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Research Enabled by NSLS-II

The National Synchrotron Light Source II is the newest and most highly optimized 3rd generation synchrotron facility in the world. NSLS-II will be able to accommodate at least 58 beamlines for a wide range of scientific research from physical sciences to biological and life science research that will take advantage of its unprecedented brightness, photon flux, and beam stability in infrared, soft and hard x-rays.


The study of biological systems is fundamental to our understanding of our place in the world, and our capacity to exploit this knowledge is fundamental to our health, our ability to produce food and fuel crops and our understanding of environmental change. Revealing atomic structures of biomolecules will allow researchers to understand:

  • What is the physics and chemistry of life
  • How do cells work, how do they interface with the environment, and how do single cells develop into multi-cellular organisms
  • How do genomes generate organismal robustness and diversity, and what is the molecular basis of evolution?
  • How are biological systems integrated from molecules to ecosystems?
image of lithiation

From lithium batteries in smart phones, to catalysts in cars, or even the availability of electrical power at home, devices for energy conversion and storage are an integral part of daily life. To understand and ultimately control the chemistry of energy conversion and storage for clean energy, NSLS-II will enable experiments that seek to find out:

  • What are the critical physical and chemical phenomena at nanoscale and mesoscale that govern the operation and the lifetime of energy storage devices, and how do we design better systems to achieve desired performance?
  • Can we understand and control the fundamental catalytic reactions to design and prepare improved catalysts and processes for energy conversion?
plant image

A wide range of characterization tools at NSLS-II will help scientists understand the complex geochemical, biogeochemical, and atmospheric processes in the Earth environment to better explain:

  • What are the roles of Earth system components (atmosphere, land, oceans, sea ice, and the biosphere) in determining climate?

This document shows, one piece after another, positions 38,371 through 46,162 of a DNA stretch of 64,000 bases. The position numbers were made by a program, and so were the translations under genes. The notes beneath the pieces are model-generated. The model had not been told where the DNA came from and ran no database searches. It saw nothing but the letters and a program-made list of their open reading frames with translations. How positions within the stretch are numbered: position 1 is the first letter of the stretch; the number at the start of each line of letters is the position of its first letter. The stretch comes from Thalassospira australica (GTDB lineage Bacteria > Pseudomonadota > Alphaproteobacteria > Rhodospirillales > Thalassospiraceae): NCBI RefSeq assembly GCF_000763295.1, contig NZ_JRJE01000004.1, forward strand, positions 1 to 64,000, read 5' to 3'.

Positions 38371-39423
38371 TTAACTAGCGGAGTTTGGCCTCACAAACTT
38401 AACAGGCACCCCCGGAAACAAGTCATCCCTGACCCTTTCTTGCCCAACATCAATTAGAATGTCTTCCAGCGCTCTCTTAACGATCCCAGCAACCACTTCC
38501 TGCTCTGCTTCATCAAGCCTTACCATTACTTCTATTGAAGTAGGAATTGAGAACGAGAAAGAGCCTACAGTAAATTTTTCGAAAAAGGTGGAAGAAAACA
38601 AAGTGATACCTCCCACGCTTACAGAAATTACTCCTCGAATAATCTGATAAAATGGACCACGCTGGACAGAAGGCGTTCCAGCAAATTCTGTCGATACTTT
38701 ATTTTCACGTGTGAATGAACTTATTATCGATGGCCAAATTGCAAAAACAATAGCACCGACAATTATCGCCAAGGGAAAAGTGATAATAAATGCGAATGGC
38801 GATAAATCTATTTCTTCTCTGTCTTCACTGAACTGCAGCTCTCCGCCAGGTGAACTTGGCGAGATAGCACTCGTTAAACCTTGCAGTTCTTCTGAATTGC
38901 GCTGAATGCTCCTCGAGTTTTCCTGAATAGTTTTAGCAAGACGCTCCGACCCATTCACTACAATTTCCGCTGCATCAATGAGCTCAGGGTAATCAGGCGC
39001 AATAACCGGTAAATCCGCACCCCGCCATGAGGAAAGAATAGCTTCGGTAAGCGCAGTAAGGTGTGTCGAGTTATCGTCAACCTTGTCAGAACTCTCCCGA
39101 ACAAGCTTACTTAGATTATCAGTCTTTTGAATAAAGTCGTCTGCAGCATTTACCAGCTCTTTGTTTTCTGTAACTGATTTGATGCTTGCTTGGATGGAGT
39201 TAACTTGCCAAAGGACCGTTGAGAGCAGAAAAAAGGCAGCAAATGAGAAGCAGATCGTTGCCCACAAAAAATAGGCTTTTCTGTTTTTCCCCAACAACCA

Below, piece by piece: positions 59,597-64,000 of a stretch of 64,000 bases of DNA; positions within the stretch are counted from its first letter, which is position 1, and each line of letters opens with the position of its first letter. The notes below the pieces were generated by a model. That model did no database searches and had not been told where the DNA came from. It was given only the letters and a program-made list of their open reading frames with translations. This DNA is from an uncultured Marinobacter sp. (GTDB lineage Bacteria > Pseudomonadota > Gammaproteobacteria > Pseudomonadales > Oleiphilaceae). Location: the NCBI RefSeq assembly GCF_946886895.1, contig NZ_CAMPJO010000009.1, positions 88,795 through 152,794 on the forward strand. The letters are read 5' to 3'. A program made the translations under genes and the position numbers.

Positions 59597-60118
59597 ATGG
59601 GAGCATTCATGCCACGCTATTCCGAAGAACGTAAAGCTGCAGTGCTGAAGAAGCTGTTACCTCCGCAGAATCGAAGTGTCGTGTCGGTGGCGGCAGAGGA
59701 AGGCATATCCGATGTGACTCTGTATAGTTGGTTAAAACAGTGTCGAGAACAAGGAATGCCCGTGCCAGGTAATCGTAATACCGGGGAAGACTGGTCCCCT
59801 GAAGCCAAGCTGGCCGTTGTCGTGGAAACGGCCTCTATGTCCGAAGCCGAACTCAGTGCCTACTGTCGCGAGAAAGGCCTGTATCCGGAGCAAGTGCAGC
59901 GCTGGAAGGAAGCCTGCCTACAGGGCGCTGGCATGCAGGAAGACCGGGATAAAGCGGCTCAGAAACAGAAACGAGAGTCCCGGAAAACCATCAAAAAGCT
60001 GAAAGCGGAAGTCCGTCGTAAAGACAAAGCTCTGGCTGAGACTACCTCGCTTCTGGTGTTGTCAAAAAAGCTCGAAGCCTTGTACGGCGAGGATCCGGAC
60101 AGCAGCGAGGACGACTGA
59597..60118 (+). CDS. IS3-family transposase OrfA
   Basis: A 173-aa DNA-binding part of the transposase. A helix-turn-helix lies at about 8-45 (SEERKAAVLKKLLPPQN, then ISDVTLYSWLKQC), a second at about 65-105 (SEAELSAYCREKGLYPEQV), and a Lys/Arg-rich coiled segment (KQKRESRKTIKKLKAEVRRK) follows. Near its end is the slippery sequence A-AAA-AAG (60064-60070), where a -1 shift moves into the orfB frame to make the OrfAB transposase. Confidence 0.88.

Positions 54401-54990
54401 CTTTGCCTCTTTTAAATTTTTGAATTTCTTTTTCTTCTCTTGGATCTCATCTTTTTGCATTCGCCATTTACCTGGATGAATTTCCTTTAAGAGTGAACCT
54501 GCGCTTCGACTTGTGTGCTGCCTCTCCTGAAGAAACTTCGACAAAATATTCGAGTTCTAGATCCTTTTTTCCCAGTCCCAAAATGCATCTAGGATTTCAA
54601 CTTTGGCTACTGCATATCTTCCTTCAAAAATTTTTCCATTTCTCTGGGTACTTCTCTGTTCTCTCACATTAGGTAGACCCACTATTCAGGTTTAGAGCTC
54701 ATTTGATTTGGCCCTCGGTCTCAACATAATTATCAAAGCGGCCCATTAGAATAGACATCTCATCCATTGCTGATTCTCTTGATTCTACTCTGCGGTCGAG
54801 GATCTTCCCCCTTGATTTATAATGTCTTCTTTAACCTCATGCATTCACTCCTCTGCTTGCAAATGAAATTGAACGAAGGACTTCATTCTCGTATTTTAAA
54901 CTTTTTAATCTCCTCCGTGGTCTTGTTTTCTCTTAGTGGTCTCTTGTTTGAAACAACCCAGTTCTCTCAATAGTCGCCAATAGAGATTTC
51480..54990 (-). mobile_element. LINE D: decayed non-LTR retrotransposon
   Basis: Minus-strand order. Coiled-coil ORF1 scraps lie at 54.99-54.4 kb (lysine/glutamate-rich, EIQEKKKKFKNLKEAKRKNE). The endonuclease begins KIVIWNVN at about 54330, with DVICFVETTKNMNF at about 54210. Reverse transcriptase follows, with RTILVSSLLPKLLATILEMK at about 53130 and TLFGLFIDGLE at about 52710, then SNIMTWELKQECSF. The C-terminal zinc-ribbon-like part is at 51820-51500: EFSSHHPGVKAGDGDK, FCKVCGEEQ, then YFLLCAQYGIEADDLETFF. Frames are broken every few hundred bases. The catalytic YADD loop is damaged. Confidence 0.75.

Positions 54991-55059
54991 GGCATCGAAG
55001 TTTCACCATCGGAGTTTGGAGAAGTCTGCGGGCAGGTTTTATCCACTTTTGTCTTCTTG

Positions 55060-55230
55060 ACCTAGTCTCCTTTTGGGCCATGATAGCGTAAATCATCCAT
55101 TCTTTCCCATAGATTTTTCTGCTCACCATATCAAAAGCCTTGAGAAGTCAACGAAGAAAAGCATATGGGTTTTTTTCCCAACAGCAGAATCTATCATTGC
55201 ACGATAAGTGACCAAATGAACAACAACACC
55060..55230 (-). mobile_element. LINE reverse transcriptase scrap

• How is the information stored in a genome translated into microbial, plant, and eco-system processes that influence biofuel production, climate feedbacks, and the natural cycling of carbon? What are the biological, geochemical, and physical forces that govern the behavior or Earth’s subsurface environment?


materials discovery image

Discovery of new materials and mastering materials behavior is essential to designing the technology of the future. NSLS-II will provide the most advanced materials characterization tools to enable rational materials synthesis, self-assembly, and processing to better understand materials and to answer these questions:

  • How do we control materials and processes at the level of electrons?
  • How do remarkable properties of matter emerge from complex correlations of atomic and electronic structures and how can we control these properties?
image of emergent material

Global needs for renewable energy sources and effective ways to store and transmit energy or information motivate physical science researchers to explore increasingly more complex materials—or material architectures with enhanced or emergent properties—to drive transformative technologies. Understanding and controlling materials synthesis and directed-assembly, materials behavior and degradation in real and extreme conditions helps researchers find out:

  • Can we master energy and information on the nanoscale to create new technologies with capabilities rivaling those of living systems?
  • How do we design and perfect atom- and energy-efficient synthesis of new forms of matter with tailored properties?
  • Can we manufacture mesoscale structures that posses unique functionality yielding faster, cheaper, higher performing, and longer lasting products, as well as products that have functionality that we have not yet imagined?